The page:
As Poslovni Dnevnik/Ana Blaskovic writes, the announcement that the Croatian economy fell in the first quarter of 2021 by the least it has fallen since the beginning of the coronavirus crisis, more precisely by a mere 0.7%, was welcomed as an overture to recovery. In the turn towards the ”plus” analysts’ expectations of a significantly better performance remained firmly in the background. That means that the targeted 5.2 percent growth for 2021 (and all of the consequent revenue) will be a rather tight calculation that will focus not only on a good summer season but also peaceful autumn.
Most economists will say that it is difficult to forecast things for this year according to the first three quarters, even without the coronavirus pandemic, as Mystic Meg isn’t around to do that job. Of the six analysts spoken to by Hina, three expected growth in the range of 0.7 and 4%, two expected stagnation, and one expected a decline of 6 percent.
“It’s a bit hasty to come to conclusions based solely on the first quarter. Even with the data we have for the second, the picture is blurry because you have a base which is either too high or too low,” explained Zeljko Lovrincevic from the Institute of Economics, emphasising that in the first three months of 2020, there were no coronavirus issues to really speak of, and the other three were marked by lockdowns.
“In the first six months, Croatian GDP growth is likely to be 3 to 3.5% annually. At this point, it’s certain that the summer season could be good, and growth in the third quarter could reach 8-9%. With that being said, autumn remains uncertain and the last three months should have a similar dynamic to reach the planned 5.2% year-on-year. This will be possible only without an autumn wave of the virus and new restrictions,” believes Lovrincevic, who is worried about the speed of the vaccination rollout. In order to curb the epidemic (and save the tourist season), the government has announced that 50-55% (out of 3.36 million) adults in Croatia will be vaccinated by the end of June.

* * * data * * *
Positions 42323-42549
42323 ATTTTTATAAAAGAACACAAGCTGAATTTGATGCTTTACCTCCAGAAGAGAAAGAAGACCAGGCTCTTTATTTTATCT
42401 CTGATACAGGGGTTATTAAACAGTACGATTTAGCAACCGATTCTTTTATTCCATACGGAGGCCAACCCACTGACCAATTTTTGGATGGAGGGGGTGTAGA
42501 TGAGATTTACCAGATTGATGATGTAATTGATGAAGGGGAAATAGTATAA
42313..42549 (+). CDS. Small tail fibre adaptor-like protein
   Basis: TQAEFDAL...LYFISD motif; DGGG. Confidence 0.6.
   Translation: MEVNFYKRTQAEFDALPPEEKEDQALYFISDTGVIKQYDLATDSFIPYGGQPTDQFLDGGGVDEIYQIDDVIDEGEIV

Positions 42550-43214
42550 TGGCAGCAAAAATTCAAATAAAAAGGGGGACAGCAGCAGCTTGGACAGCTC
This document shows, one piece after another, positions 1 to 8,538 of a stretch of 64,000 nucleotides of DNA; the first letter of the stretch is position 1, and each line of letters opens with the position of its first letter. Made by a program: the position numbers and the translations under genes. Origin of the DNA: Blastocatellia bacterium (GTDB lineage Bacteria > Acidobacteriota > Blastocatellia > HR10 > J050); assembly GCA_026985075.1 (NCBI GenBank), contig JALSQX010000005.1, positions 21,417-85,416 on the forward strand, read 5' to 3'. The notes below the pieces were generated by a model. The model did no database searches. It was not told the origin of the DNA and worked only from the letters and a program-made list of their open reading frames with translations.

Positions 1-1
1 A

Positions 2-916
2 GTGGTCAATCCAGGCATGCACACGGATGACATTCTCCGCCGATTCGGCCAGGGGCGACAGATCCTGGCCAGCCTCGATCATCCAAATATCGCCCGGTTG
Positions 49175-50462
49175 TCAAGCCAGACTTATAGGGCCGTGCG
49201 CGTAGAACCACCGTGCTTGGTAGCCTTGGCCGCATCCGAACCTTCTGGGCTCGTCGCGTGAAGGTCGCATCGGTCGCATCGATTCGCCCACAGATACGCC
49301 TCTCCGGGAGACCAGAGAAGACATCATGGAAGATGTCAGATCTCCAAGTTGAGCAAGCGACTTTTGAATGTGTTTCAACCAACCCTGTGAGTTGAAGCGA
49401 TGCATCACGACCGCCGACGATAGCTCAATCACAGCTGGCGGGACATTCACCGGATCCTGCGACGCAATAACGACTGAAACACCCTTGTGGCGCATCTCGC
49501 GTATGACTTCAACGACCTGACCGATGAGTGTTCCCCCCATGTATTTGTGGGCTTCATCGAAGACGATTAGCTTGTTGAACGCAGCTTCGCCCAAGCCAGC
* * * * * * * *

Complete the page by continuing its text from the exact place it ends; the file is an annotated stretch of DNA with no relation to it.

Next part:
23 days are left until June comes to an end, and according to the CNIPH, by June the 3rd, 1.317 million Croatian residents (39.1%) had been vaccinated with one dose, and 537,965 of them had received both, accounting for only 16% of adults. While the mass vaccination programme finally became operational after an amateur and frankly embarrassing start, a sharp drop in people being interested enough to get themselves registered for it has been noticed, meaning that the possibility of vaccinated people without the need for registration or an invitation is now a real and very likely possibility.
“Macro figures for this year are open due to the pandemic, but thanks to the relatively strong recovery of tourism, growth should be good in the 3rd and 4th quarters. Our expectations are a 5% increase in Croatian GDP in 2021 and 5.5% in 2022,” says PBZ Croatia osiguranje macroeconomist Hrvoje Stojic, who forecasts a 4.5% budget deficit for 2021.
With a good tourist season, indicators for optimism are the growing share of exports of goods in Croatian GDP growth, stronger growth in investment and construction activities, European Union (EU) money and good indicators of personal consumption.
“If tourism surprises us and rises above our expectations, the forecasts could be adjusted upwards, so it makes more sense to talk about the direction in which the economy is moving than about the final speed of recovery, which can still vary,” explained Stojic. RBA chief economist Zrinka Zivkovic Matijevic also points out that autumn is uncertain.
“There’s a question of new strains, vaccinations, the duration of immunity… But I believe that, even if unfavourable scenarios come to be, Croatia will respond as before, with relatively mild measures and wouldn’t just close shopping centres,” she said, explaining this in terms of consumption and indirect taxes.
“It’s not too easy to forecast, but we assume that the normalisation of movement will continue. That’s why we remain with the forecast of 5.1% growth in 2021,” she says.
The combination of the lower vaccination coverage of the population and the influx of millions of foreign tourists from countries with a diverse epidemiological picture, not to mention the confirmation of the Indian variant of coronavirus in Croatia, is understandably worrying.
Although Croatia is entering the summer with the first rebalance this year, the Minister of Finance announced the autumn reshuffling, counting on a clearer post-season picture.
With Croatian GDP projected, Zdravko Maric has a current target of 17.1 billion kuna (4.3% of Croatian GDP) of the central government deficit and 3.8% of the general government deficit.
This is a fragile balance on which a lot depends: the room for maneuver for measures to help the economy, the nation’s credit rating, the implementation of the euro, all the way to the payment of salaries and pensions.
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